The assistant professor of neurology at Thomas Jefferson University provided perspective on how researchers have gained a better understanding of using modalities in poststroke patients.
"In every single patient to my knowledge that’s been implanted, we have always figured out what the brain is saying. There have been advances in making sense of those signals as well as showing that you can record from different brain regions.”
Fifteen years ago, Mijail Serruya, MD, PhD, was part of a team of researchers that implanted the first human with a brain electrode. Serruya, an assistant professor at Thomas Jefferson University, will now lead a recently initiated clinical trial that will use microelectrodes in the brain and a robotically powered brace to test a method that could 1 day restore movement in parts of the body impaired by stroke.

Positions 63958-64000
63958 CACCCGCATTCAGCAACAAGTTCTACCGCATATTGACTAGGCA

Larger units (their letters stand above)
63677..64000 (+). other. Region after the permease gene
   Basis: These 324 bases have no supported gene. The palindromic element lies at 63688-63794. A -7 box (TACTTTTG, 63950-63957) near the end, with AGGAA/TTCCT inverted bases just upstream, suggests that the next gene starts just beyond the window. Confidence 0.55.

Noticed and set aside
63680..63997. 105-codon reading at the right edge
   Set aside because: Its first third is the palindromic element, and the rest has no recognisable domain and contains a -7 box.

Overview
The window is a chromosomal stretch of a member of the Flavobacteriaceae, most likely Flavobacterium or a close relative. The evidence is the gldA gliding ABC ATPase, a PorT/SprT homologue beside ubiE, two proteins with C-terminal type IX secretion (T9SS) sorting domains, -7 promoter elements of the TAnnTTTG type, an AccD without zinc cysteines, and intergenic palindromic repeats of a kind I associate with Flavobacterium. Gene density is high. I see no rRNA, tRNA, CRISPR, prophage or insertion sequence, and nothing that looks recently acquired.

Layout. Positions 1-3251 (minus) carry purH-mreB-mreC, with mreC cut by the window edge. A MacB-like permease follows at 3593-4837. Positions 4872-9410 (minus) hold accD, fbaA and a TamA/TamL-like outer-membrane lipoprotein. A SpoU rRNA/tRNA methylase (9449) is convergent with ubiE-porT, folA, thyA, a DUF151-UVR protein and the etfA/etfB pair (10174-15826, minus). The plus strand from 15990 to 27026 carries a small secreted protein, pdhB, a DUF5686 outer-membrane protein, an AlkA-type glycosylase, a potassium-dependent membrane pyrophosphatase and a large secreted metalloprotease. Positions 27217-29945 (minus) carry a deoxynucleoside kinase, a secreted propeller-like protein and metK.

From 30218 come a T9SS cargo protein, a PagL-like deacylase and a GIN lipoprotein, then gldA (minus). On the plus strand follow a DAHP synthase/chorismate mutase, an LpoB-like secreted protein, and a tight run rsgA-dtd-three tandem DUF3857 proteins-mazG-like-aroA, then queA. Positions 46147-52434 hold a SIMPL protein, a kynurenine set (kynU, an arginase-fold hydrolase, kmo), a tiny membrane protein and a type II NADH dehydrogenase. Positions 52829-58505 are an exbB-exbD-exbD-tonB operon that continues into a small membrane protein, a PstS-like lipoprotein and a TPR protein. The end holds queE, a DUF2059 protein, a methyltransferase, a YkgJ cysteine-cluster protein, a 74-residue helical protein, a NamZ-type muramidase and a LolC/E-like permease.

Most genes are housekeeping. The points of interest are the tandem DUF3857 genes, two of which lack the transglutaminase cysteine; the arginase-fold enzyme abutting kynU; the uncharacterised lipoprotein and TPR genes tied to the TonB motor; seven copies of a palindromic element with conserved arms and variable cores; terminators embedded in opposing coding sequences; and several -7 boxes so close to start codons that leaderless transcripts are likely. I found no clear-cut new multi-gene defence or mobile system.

Although there are options such as endovascular therapy (EVT) to treat stroke, they require rapid response and intervention after the start of a stroke, and not all patients are eligible. Patients with stroke have varying degrees of severity, some causing more permanent damage and loss of certain motor function. Rehab therapies, when available, can restore some function, but improvements can plateau over time.
The idea of using differing modalities to help patients recover from stroke has become an increasingly growing area of research over the past decade. In this interview, Serruya describes how the landscape for these modalities and the knowledge researchers have on using brain implants has grown since he first started 15 years ago.